Failure to win against Roma on Wednesday night in Matchday 5 of the Champions League will all but end Atletico Madrid’s interest in the competition.
Los Rojiblancos have failed to win any of their four games to date and face a group stage exit for the first time since 2009.
Diego Simeone’s men were naturally favoured to progress into the knockout stages despite Group C having a rather competitive look about it.
However, a lack of form in Europe – also evident in domestic competition – and Roma’s surprisingly strong showing thus far sees them on the verge of an ignominious exit.
While the home defeat to Chelsea clearly didn’t help their cause, it’s the back to back draws with minnows Qarabag of Azerbaijan that look set to consign Atleti to the Europa League after Christmas.
So used to competing at the very highest level, captain Gabi couldn’t hide his disgust at their likely fate in recently describing UEFA’s second tier tournament rather unkindly as a “piece of sh*t”. But that’s where they are likely to find themselves, and frankly, they’ll have little cause for complaint.
Saturday night’s scoreless draw with Real Madrid will only have added to the sense of unease at the club. Normally, sharing the spoils with their mighty neighbours would be considered a decent night’s work.
But with Barcelona 11 points clear of the two Madrid giants at start of play, a win was imperative for both sides. In the end, the draw helped neither. And for Diego Simeone’s men, the result and performance reflected some troubling themes.
Los Rojiblancos may have extended their unbeaten start to the domestic season to 12 games, but this was their sixth draw– and draws are killing them.
And while they recorded another clean sheet and have only conceded six times in the league, their failure to score sees them stuck on a paltry 16 goals for the season, 17 fewer than the league leaders.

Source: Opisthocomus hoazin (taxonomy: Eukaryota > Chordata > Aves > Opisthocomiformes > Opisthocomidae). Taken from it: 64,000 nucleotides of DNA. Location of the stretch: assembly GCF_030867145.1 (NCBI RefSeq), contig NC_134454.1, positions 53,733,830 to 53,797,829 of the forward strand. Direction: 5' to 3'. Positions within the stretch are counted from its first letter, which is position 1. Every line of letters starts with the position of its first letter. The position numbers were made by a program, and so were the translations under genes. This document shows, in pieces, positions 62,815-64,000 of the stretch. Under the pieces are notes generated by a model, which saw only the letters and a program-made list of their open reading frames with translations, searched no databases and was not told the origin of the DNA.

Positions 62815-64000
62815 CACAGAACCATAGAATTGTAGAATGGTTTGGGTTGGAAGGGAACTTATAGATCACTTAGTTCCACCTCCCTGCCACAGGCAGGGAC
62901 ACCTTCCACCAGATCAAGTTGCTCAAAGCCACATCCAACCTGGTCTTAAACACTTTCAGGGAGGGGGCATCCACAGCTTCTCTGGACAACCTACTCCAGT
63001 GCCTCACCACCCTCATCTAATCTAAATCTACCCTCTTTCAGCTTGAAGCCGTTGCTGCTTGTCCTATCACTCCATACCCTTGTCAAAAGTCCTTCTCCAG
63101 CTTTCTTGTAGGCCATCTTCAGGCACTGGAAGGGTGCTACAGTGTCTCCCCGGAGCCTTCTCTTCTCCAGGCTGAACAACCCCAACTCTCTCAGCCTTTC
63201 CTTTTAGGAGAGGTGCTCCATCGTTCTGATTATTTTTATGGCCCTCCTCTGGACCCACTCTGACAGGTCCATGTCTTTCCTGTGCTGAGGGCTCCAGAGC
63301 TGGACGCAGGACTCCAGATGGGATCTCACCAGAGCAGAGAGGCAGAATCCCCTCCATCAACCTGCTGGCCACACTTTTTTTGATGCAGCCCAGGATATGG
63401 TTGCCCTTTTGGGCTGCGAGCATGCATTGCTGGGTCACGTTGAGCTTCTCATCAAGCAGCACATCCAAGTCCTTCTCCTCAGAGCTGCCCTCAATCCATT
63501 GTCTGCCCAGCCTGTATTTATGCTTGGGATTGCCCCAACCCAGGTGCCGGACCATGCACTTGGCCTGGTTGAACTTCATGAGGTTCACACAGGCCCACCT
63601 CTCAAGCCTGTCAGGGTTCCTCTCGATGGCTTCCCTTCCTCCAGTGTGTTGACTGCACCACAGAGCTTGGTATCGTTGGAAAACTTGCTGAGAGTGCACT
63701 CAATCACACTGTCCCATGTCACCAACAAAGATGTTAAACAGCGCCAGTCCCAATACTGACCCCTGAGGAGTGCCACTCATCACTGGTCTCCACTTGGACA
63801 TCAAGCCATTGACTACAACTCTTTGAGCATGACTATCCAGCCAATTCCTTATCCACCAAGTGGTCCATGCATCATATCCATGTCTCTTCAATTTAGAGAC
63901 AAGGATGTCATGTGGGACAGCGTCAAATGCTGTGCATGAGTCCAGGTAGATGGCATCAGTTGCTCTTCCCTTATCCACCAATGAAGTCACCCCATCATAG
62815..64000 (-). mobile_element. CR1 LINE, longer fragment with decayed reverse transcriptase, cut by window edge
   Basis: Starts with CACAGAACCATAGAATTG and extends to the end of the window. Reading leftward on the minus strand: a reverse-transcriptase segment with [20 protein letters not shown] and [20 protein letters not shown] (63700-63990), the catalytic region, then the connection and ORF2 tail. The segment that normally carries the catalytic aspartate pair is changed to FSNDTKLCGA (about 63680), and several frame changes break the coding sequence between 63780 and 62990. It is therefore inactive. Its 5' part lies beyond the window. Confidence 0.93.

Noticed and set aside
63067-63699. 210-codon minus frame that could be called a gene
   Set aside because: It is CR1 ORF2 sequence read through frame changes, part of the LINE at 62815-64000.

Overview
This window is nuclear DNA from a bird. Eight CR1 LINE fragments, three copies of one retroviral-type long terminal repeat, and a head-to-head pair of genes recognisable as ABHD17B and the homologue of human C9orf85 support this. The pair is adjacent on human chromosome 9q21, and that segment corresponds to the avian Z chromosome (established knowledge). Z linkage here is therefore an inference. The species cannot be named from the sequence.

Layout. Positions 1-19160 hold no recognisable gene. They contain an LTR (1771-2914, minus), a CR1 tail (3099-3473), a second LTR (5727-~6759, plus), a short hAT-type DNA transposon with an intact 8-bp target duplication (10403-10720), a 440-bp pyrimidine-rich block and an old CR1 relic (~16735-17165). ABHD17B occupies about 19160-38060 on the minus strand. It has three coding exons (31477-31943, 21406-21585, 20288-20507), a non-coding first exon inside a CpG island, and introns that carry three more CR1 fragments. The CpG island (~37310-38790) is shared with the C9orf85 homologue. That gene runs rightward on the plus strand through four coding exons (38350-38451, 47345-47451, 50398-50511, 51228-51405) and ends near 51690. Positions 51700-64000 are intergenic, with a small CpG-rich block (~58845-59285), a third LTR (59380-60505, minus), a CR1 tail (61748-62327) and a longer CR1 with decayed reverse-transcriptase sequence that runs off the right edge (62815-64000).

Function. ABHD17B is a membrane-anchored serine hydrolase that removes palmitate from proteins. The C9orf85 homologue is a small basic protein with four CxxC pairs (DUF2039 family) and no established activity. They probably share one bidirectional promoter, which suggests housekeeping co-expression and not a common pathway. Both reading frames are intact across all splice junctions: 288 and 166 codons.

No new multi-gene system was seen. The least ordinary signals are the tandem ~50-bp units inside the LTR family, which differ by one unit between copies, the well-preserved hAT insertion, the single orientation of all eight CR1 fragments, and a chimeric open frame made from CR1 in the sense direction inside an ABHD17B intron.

When you factor in that five of those goals came in a late August thrashing of Las Palmas, Simeone’s men have only averaged a worrying goal a game in their other 11 matches.
The statistics are troubling. In the Champions League, 78 shots but have yielded only 2 goals – a conversion rate of 2.6%, one of the worst in the competition. Domestically, they are also struggling to create and take chances.
This season they are averaging just 11 chances per game compared to 13.3 last term. And Antoine Griezmann’s lack of goals and form has been a cause of concern. Saturday night made it eight games without a goal in a season where he’s only managed three across all competitions.
Defensively, their record continues to look strong. But there is evidence that here too they are creaking. With the number of shots on target they are facing increasing from 2.7 to 4 per game over the last two seasons, it would appear that opponents are finding it a little easier to get at them.
Indeed, they’ve looked increasingly uncertain when defending set pieces and defensive kingpin Diego Godin has been surprisingly error prone. If Jan Oblak weren’t consistently excellent between the sticks, the picture could look a lot worse.
Clearly we are not talking of a total collapse here. Atleti are still strong and competitive – but at the same time, they seem to lack their usual ferocity.
FIFA’s transfer ban has played a part. Unable to bring in players for the last two windows, Simeone hasn’t been able to develop his squad and bring in fresh legs and fresh talent.
But the apparent drop off in intensity might also suggest that some at the club may be either unwilling or unable to do the manager’s bidding.
The ban will be lifted in January and €100 million in reinforcements in the form of Diego Costa and Vitolo will arrive. Both will bring greater attacking options and intent. Both should also bring goals, easing the pressure on the struggling Griezmann, who in fairness has been starved of service.
The new men should help rectify that situation. And Simeone will also hope that Costa’s own bristling intensity will prove infectious, reinvigorating a squad that has been strangely passive this term.